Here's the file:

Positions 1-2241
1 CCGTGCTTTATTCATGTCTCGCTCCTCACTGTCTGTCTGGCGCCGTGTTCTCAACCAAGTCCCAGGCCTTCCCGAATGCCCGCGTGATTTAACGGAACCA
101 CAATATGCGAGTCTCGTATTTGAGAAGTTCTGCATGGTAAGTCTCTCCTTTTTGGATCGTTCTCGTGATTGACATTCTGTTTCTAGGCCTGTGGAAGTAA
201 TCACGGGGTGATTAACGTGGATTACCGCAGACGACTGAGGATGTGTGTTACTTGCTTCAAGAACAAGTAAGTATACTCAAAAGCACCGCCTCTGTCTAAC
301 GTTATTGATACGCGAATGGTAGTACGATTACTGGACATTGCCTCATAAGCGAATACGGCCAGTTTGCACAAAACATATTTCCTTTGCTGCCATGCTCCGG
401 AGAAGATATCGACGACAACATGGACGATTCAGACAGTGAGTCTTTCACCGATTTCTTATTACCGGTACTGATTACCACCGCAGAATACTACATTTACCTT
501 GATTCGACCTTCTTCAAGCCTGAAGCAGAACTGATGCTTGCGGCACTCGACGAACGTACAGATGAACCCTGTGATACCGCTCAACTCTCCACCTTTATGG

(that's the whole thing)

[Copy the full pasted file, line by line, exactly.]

Positions 1-2241
1 CCGTGCTTTATTCATGTCTCGCTCCTCACTGTCTGTCTGGCGCCGTGTTCTCAACCAAGTCCCAGGCCTTCCCGAATGCCCGCGTGATTTAACGGAACCA
101 CAATATGCGAGTCTCGTATTTGAGAAGTTCTGCATGGTAAGTCTCTCCTTTTTGGATCGTTCTCGTGATTGACATTCTGTTTCTAGGCCTGTGGAAGTAA
201 TCACGGGGTGATTAACGTGGATTACCGCAGACGACTGAGGATGTGTGTTACTTGCTTCAAGAACAAGTAAGTATACTCAAAAGCACCGCCTCTGTCTAAC
301 GTTATTGATACGCGAATGGTAGTACGATTACTGGACATTGCCTCATAAGCGAATACGGCCAGTTTGCACAAAACATATTTCCTTTGCTGCCATGCTCCGG
401 AGAAGATATCGACGACAACATGGACGATTCAGACAGTGAGTCTTTCACCGATTTCTTATTACCGGTACTGATTACCACCGCAGAATACTACATTTACCTT
501 GATTCGACCTTCTTCAAGCCTGAAGCAGAACTGATGCTTGCGGCACTCGACGAACGTACAGATGAACCCTGTGATACCGCTCAACTCTCCACCTTTATGG